Skin Cancer and Indoor Tanning Press Releases
Cancer patients, survivors, caregivers, students and advocates from the American Cancer Society Cancer Action Network (ACS CAN) rallied at New Mexico's Roundhouse today in support of increasing the state’s tobacco tax by $1.50 per pack and prohibiting minors under the age of 18 from using tanning devices.
Prom season will be upon us soon and that means many young Montanans will seek a bronze glow to go with formal attire for their memorable high school events ahead.
My world nearly turned upside down when I was only 30 years old. It was supposed to be a routine doctor visit to remove a mole. A biopsy showed the mole was melanoma — the most serious form of skin cancer. In fact, it was stage 2B. Cancer is not a word anyone wants to hear.
The American Cancer Society Cancer Action Network (ACS CAN) released a publication today to illustrate health disparities across the cancer continuum and discuss public policy strategies to address those disparities. Cancer Disparities: A Chartbook illustrates the scope of cancer disparities that exist in the United States.
State lawmakers across the country are missing important opportunities to pass and implement proven legislative solutions to prevent and fight cancer, according to a report released today by the American Cancer Society Cancer Action Network (ACS CAN). How Do You Measure Up?: A Progress Report on State Legislative Activity to Reduce Cancer Incidence and Mortality grades states on the strength of evidence-based policies that help to prevent cancer, which kills roughly 1,670 people a day nationwide, forces patients to pay nearly $4 billion in out-of-pocket expenses every year and in 2015 cost the country more than $80 billion in direct medical expenditures.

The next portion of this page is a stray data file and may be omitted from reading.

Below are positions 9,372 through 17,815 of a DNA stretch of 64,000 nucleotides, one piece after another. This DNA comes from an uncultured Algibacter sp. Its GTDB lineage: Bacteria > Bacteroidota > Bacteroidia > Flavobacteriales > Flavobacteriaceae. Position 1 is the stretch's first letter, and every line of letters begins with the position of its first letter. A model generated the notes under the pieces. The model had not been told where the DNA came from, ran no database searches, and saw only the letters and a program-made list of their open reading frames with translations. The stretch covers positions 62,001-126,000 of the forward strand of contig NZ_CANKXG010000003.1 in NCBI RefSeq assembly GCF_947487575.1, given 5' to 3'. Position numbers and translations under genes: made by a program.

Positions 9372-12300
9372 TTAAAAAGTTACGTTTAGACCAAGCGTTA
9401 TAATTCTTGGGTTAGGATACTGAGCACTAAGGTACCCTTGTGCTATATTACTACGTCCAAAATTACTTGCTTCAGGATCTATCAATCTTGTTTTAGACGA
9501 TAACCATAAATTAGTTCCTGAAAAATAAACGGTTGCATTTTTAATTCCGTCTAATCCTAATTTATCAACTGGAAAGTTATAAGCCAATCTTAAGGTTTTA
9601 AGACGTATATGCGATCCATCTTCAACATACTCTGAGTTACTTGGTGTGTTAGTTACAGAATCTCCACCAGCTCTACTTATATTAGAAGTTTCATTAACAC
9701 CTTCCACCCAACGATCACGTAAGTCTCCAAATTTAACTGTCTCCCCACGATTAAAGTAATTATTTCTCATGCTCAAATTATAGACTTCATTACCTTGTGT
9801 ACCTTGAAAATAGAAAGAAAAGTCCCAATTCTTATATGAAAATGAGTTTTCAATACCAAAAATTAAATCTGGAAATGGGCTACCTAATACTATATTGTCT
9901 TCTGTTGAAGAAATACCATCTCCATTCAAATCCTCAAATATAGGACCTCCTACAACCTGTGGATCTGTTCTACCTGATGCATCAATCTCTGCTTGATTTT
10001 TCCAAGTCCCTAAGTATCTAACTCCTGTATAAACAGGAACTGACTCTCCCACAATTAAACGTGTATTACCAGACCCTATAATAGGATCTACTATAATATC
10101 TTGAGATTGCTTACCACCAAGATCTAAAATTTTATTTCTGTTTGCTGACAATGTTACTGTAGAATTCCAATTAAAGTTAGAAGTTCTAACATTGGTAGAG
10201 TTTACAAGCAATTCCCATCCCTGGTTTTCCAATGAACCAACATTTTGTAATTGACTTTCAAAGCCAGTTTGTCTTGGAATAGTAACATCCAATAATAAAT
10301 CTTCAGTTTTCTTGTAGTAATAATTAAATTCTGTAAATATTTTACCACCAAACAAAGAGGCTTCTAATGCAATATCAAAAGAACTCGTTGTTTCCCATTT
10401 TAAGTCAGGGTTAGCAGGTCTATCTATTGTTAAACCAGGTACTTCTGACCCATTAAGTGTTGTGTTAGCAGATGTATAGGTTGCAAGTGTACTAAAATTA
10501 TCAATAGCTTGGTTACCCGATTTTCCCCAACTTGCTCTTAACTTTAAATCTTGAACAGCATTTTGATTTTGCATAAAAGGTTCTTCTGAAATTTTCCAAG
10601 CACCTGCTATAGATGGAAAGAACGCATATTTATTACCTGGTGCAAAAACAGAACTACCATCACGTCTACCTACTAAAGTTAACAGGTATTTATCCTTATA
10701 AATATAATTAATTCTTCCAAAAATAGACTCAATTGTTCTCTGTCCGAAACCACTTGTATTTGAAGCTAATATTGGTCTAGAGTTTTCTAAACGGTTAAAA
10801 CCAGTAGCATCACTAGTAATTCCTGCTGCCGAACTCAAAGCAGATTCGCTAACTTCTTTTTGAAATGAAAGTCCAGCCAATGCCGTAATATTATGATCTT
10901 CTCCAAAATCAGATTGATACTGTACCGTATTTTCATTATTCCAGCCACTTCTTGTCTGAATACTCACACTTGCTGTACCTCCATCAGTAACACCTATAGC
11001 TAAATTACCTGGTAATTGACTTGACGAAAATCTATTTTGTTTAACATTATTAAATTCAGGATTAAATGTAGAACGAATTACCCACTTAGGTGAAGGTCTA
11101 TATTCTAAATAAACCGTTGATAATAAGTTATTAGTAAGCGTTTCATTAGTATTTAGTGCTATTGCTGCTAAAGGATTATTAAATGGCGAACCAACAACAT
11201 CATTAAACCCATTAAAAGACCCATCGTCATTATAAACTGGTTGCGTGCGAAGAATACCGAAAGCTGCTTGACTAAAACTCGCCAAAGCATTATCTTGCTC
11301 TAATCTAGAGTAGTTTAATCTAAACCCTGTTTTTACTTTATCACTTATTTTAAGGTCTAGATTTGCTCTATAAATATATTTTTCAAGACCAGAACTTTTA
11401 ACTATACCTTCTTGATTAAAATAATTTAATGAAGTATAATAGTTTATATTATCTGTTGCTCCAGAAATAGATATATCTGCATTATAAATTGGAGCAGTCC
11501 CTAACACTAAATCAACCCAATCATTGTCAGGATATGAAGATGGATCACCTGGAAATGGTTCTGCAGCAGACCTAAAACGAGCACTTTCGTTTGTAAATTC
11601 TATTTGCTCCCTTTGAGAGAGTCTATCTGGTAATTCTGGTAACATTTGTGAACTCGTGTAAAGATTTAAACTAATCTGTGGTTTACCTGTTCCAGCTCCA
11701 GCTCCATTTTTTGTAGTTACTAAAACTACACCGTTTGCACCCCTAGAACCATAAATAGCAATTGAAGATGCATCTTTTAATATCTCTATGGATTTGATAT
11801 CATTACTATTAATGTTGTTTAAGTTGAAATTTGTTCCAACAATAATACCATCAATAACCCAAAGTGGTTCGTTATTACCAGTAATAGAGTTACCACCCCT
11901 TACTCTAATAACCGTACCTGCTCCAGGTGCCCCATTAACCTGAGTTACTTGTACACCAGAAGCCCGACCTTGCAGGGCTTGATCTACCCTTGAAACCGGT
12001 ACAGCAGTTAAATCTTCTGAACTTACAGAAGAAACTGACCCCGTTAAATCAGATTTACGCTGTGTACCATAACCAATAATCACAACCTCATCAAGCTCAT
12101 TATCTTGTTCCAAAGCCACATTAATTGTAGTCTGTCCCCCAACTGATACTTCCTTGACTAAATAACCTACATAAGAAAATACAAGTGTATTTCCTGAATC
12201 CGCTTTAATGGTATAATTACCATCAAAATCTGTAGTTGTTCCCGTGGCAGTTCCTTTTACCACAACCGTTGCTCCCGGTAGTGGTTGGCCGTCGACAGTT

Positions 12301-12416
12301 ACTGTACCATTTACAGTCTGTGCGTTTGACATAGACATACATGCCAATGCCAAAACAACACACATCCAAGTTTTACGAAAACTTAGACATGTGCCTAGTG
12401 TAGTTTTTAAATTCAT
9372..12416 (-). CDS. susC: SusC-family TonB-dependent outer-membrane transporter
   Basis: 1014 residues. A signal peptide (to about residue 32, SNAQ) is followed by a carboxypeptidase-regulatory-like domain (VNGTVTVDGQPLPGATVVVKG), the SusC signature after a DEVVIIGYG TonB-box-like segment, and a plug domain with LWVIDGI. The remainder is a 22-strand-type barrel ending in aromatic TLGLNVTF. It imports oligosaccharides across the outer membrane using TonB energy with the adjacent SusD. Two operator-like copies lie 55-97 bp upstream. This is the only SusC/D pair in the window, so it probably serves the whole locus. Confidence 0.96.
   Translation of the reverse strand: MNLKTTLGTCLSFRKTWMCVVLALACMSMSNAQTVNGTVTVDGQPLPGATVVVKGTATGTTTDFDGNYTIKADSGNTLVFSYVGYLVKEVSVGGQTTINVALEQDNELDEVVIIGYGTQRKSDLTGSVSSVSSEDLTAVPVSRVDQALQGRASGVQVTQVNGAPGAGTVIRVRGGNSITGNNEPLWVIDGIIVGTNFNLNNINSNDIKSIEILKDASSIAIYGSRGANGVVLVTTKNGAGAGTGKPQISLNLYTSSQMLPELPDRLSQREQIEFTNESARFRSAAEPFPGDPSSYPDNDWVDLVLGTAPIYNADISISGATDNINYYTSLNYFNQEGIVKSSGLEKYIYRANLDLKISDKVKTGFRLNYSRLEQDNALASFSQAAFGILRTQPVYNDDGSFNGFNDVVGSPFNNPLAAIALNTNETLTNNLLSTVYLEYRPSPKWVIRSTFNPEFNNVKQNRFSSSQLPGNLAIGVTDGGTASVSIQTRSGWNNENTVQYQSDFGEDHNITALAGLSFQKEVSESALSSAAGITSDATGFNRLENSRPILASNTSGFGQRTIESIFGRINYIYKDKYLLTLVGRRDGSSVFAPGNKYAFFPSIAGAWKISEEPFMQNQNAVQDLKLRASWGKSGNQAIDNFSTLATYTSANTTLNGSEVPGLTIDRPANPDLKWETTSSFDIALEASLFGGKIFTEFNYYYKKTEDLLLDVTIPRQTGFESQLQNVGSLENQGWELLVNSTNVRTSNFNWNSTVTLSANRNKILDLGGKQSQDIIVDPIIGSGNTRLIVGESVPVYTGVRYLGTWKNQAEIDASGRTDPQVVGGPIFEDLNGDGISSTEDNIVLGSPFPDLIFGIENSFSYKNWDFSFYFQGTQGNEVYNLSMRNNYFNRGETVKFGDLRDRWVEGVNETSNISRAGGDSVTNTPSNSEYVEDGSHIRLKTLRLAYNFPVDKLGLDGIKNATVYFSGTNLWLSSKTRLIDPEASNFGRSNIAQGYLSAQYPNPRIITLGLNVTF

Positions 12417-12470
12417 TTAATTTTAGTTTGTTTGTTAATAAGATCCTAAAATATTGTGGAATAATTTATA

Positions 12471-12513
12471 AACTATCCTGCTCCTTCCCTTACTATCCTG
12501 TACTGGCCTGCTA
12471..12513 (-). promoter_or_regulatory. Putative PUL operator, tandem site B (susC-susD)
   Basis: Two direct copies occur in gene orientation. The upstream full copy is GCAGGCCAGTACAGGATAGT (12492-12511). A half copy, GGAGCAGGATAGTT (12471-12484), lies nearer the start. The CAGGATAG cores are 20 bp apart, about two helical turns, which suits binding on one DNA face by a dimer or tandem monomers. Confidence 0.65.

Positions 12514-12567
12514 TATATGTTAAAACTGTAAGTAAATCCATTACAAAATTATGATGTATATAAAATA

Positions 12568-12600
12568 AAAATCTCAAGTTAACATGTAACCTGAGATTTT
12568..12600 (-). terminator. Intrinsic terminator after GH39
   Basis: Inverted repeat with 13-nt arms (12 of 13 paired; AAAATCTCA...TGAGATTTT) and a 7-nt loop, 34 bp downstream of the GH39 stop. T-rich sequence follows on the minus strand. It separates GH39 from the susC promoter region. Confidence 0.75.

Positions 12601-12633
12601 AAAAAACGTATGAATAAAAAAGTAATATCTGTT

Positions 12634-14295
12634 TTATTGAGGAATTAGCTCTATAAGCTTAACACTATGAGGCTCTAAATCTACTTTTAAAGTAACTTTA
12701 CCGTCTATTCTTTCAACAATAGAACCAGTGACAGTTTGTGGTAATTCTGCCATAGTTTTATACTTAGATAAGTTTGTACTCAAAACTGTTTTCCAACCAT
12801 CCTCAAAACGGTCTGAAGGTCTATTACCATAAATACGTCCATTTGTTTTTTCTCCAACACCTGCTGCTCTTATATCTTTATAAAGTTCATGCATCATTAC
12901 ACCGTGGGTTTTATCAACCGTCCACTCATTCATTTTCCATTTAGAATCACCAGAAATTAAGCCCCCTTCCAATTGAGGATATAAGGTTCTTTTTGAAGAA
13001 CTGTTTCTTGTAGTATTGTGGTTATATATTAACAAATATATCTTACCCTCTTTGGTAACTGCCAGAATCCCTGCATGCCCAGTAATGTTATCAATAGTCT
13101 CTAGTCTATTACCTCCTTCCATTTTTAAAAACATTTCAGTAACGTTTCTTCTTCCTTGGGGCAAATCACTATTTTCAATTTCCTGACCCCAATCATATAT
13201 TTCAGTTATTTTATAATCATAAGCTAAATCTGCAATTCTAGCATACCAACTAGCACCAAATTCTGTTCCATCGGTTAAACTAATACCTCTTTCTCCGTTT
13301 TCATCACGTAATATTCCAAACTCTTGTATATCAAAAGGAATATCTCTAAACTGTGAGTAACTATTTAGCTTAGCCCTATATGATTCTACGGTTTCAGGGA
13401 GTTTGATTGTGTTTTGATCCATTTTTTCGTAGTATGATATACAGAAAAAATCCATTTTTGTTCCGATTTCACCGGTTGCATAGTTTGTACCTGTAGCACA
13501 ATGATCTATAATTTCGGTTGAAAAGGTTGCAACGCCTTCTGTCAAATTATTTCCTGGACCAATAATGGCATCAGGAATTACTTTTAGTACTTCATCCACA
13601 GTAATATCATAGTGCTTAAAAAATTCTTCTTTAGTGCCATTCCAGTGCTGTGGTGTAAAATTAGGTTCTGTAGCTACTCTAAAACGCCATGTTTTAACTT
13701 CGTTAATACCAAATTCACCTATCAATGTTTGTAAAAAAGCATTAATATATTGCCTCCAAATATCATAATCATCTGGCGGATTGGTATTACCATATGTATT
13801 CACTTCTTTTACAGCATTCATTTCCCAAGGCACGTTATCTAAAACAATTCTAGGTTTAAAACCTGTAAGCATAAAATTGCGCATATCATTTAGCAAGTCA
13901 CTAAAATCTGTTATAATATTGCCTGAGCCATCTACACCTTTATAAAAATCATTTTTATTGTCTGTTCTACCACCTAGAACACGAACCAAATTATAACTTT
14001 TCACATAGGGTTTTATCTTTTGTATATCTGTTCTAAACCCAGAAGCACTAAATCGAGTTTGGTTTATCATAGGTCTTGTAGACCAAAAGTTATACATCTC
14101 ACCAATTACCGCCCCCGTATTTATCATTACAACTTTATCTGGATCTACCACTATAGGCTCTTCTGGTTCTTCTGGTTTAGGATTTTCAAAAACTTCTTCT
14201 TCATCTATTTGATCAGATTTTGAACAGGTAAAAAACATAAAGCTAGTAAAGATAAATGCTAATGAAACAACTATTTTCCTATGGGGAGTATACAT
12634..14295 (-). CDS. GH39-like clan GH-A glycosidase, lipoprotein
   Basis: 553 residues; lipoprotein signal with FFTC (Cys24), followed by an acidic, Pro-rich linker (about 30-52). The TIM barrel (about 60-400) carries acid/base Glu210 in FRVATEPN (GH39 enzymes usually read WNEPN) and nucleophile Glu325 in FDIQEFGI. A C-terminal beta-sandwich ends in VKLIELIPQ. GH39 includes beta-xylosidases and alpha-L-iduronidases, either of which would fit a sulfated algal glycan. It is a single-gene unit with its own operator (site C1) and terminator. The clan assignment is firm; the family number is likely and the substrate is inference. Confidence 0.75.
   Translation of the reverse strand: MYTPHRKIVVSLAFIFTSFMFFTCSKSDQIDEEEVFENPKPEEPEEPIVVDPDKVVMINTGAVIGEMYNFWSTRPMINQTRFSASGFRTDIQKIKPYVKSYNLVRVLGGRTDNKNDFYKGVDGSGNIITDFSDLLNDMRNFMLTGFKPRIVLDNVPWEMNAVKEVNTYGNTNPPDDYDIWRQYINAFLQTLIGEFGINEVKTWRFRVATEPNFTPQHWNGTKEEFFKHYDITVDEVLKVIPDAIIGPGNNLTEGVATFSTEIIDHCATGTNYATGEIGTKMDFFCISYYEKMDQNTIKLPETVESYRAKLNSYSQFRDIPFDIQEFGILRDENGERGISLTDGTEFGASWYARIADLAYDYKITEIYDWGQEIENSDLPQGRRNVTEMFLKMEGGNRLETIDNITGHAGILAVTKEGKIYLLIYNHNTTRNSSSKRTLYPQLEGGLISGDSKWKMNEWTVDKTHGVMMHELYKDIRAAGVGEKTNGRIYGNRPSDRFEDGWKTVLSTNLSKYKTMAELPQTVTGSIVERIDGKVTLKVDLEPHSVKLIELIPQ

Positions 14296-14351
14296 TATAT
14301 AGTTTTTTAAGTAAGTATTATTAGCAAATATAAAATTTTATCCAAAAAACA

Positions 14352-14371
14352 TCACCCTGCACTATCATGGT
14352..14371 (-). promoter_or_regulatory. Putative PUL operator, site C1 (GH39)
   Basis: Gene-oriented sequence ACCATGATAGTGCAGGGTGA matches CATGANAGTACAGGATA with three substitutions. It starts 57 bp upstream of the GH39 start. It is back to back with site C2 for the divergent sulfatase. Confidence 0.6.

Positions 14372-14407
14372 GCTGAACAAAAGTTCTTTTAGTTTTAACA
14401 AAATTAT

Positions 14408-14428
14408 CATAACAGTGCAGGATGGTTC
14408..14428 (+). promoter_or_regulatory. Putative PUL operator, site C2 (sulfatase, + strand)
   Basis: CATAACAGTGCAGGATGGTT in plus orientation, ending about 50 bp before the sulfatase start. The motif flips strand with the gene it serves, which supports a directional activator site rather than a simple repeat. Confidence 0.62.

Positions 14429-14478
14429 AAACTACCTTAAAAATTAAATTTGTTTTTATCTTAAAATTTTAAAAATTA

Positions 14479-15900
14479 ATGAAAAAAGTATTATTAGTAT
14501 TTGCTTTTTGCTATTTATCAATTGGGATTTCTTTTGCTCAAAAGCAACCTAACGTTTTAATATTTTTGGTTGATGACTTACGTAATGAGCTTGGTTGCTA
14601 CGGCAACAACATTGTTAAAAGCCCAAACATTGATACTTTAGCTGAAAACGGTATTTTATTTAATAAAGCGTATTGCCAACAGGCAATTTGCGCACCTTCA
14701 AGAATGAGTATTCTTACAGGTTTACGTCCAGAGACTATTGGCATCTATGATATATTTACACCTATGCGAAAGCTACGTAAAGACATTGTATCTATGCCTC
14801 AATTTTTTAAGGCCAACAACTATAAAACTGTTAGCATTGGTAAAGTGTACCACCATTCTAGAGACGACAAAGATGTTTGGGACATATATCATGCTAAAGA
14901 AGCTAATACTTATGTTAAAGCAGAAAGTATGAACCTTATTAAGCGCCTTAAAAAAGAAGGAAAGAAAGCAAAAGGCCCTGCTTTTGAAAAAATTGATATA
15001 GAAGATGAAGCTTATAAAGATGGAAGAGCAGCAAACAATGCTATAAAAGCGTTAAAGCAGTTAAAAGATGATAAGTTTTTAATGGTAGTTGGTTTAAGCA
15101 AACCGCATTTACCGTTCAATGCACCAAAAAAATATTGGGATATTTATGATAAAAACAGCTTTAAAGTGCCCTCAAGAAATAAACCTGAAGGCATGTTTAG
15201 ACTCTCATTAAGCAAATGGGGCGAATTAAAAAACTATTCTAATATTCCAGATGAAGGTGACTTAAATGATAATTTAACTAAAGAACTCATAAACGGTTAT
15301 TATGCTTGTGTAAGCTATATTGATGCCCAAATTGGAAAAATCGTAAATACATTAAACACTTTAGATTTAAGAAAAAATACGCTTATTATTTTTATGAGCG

PROVIDENCE – The Rhode Island State Senate and House of Representatives have passed a bill this week to prohibit the use of indoor tanning devices by minors under the age of 18.
Nearly ninety cancer survivors, caregivers and advocates from across the state traveled to the Missouri State Capitol today to call on the General Assembly to make cancer a top legislative priority. Coaches from four state colleges joined volunteers in representation of the Coaches vs. Cancer initiative, a nationwide collaboration between the American Cancer Society and the National Association of Basketball Coaches.
A bill to protect children from the harms of indoor tanning devices is once again on the precipice of becoming law after passing 45-15 in the Arizona House of Representatives.
The following is a statement from Kimberly Hughes, Mississippi government relations director at American Cancer Society Cancer Action Network (ACS CAN), on the state legislature’s failure to protect teens from the dangers of tanning beds:
The American Cancer Society Cancer Action Network recognized U.S. Sen. Shelley Moore Capito (R-W.Va.) and Del. Amy Summers (R-Taylor) today for leading efforts to help cancer patients achieve a better quality of life. ACS CAN presented the awards this morning at its health policy forum at CAMC Cancer Center in Charleston.